Marketing Eye

Are cool kids doomed for failure?

I don't know about you, but when I went to school, the coolest kids in the class who were destined for greatness somehow fell short of their schoolyard celebrity status and became, well, um, not as successful as their parents and friends first thought.

I remember all those cool  kids who seemed to have it all at the ripe age of 14, while I sat in the library reading a book because, quite frankly, I wasn't as cool, nor did I win any particular popularity contest to speak of.

Instead, I wrote my weekly debates and hoped that the cool kids' "coolness" would somehow rub off on me and overnight, I could hang onto their coattails too. But that was not to be - instead, I spent every free hour at school secretly hoping that one day I would be cool too.

As I became older, my luck changed. I didn't become cool as much as I hoped I would, but instead, I used the only thing going for me to gain some notoriety in other areas. 

Seems like I am not alone, although I am a bit ashamed to admit my shortfall in the schoolyard out loud or on this blog for that matter.

Likewise, I doubt that I am gaining any type of popularity by putting my name in the same paragraph as the people I am about to mention.

Why are cool kids doomed for failure?

It's simple. The rich list is not full of cool kids - it's full of nerds, unpopular people and those who are sometimes known to be lacking in any type of IQ which resonates with the education system.

Mostly, they are college dropouts, come from poor families, were bullied at school and, believe it or not, they got "C's".

High School dropout David Karp is Tumblr's founder and CEO. He started learning HTML at 11 years old and dropped out of school at 15. His net worth today is a staggering $200 million and his "mug shot" has been featured on the cover of Forbes.

Michael Dell wasn't part of the cool kids brigade but was making more money at 15 than his history or economics teachers. He went on to build a company that is now worth more than $14 billion.

My personal favorite, Steve Jobs, dropped out of college after just six months, wore coke bottle glasses and had more geeky traits than you could ever imagine, yet went on to become one of the most acclaimed and recognised business people of all time, with billions in his bank account.

Sean Parker from Napster didn't make it to college but was making $80,000 per year in his high school year. He was also the founding president of Facebook. Although he became cool when he made some cash, he didn't win popularity contests at school and couldn't keg-stand for the life of him. 

Everyone has seen David Fincher's cinematographic adaptation of Mark Zuckerberg's success story "The Social Network" and you could see how a young Zuckerberg wasn't exactly popular and was somewhat nerdy.


One reason that might explain why not-so-cool kids succeed in later life is that they have much more time on their hands. They are not hanging in the "in" crowd, don't get invited to parties and need to hide in the library in order to not get beat up or teased endlessly because they don't fit in, haven't got fashionable clothing at their disposal and stutter every time someone remotely cool walks in their path.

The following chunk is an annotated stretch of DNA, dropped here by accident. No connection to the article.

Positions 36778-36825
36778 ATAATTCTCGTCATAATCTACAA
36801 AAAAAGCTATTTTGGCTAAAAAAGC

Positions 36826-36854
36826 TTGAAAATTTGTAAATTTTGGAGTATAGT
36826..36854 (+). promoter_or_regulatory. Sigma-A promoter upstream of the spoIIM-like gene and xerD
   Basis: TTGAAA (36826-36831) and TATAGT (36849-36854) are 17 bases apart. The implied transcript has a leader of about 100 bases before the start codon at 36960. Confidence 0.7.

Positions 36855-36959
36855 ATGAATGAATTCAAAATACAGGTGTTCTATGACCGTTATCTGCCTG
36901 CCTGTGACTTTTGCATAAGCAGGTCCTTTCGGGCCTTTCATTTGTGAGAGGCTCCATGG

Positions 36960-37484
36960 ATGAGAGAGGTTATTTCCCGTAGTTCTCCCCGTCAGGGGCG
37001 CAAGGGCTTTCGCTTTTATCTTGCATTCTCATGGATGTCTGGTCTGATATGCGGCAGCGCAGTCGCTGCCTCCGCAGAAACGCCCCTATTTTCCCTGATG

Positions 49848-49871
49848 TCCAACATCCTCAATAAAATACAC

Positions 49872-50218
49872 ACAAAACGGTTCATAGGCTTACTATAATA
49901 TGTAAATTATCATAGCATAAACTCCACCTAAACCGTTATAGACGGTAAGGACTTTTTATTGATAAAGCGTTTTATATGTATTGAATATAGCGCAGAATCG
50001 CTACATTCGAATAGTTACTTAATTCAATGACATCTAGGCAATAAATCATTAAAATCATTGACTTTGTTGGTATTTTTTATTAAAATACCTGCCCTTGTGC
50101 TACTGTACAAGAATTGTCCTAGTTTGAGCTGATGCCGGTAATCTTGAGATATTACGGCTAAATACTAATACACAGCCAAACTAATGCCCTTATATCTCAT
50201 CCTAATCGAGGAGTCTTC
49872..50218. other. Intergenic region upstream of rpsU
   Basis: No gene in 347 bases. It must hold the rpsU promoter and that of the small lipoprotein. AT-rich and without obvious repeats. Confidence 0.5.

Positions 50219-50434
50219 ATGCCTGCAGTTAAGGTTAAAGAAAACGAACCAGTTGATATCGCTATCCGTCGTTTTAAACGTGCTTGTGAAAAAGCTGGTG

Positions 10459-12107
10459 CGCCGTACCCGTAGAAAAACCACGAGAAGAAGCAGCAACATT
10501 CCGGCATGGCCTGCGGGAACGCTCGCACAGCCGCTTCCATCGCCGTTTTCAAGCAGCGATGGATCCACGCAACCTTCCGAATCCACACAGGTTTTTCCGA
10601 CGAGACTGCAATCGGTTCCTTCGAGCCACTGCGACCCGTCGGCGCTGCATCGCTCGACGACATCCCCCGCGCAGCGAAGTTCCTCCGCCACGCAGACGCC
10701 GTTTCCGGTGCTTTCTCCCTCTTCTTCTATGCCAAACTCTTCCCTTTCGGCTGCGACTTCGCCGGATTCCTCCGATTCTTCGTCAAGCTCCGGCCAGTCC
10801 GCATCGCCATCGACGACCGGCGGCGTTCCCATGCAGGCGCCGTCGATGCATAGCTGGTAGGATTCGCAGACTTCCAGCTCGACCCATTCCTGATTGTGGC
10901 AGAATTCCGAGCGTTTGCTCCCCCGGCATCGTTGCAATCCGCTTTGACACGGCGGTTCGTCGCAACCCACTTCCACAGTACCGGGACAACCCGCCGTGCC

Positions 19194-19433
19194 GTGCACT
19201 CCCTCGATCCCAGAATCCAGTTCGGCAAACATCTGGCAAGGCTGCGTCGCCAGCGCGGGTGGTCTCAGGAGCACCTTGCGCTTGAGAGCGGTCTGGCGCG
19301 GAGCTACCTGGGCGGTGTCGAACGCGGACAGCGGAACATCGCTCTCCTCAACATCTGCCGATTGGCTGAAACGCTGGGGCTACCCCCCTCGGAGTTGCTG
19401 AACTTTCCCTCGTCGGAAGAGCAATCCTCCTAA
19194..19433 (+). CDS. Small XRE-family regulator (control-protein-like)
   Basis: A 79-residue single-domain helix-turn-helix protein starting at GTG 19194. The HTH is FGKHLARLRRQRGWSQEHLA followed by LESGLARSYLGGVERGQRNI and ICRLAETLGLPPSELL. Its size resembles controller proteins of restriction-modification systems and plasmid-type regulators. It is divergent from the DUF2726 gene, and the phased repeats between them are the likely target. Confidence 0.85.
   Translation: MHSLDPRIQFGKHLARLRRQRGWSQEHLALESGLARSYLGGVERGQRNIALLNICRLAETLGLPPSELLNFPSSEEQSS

As for the cool kids at my school, they became single mothers, secretaries, laborers and school teachers - vocations that didn't rely so heavily on high school results. In my year, you didn't have to be overly bright to be a school teacher, unlike someone studying medicine or law. 

Like Zuckerberg, Gates, Jobs and Dell, it appears that the rich list is cluttered with "not-so-cool" school kids, but highly desirable adults. I bet if they were single right now, they wouldn't struggle for a date. Amazing what a few zeroes at the end of your name can do.

So explaining to your children that it doesn't matter that you don't have the right color shirt on, or that you actually like your glasses just the way they are - may mean that they too become the inspirational entrepreneurs that rule the world, rather than the popular kid in the school yard on social benefits.

Were you one of the cool kids? Did you succeed? Share your story!


comment ( 1 )
  • Maria Prawitera
    Maria Prawitera
    03 Apr 2013

    Nice topic! But I think it's not a matter of being one of the cool kids or one of the nerds. I think it depends more on one's personality. I believe that the ones who will succeed at the end are the ones who are high-achievers in person. You can be a cool kid, or a nerd, AND have a high-achiever personality.

    Are managers or entrepreneurs all geeks and nerds? I don't believe so. Richard Branson for example is very-well known for his adventurous personality, and he did not succeed in school either, thus was never a nerd.

    I think that anyone can become successful if they WANTED to, AND if given the opportunities! :)

    Reply

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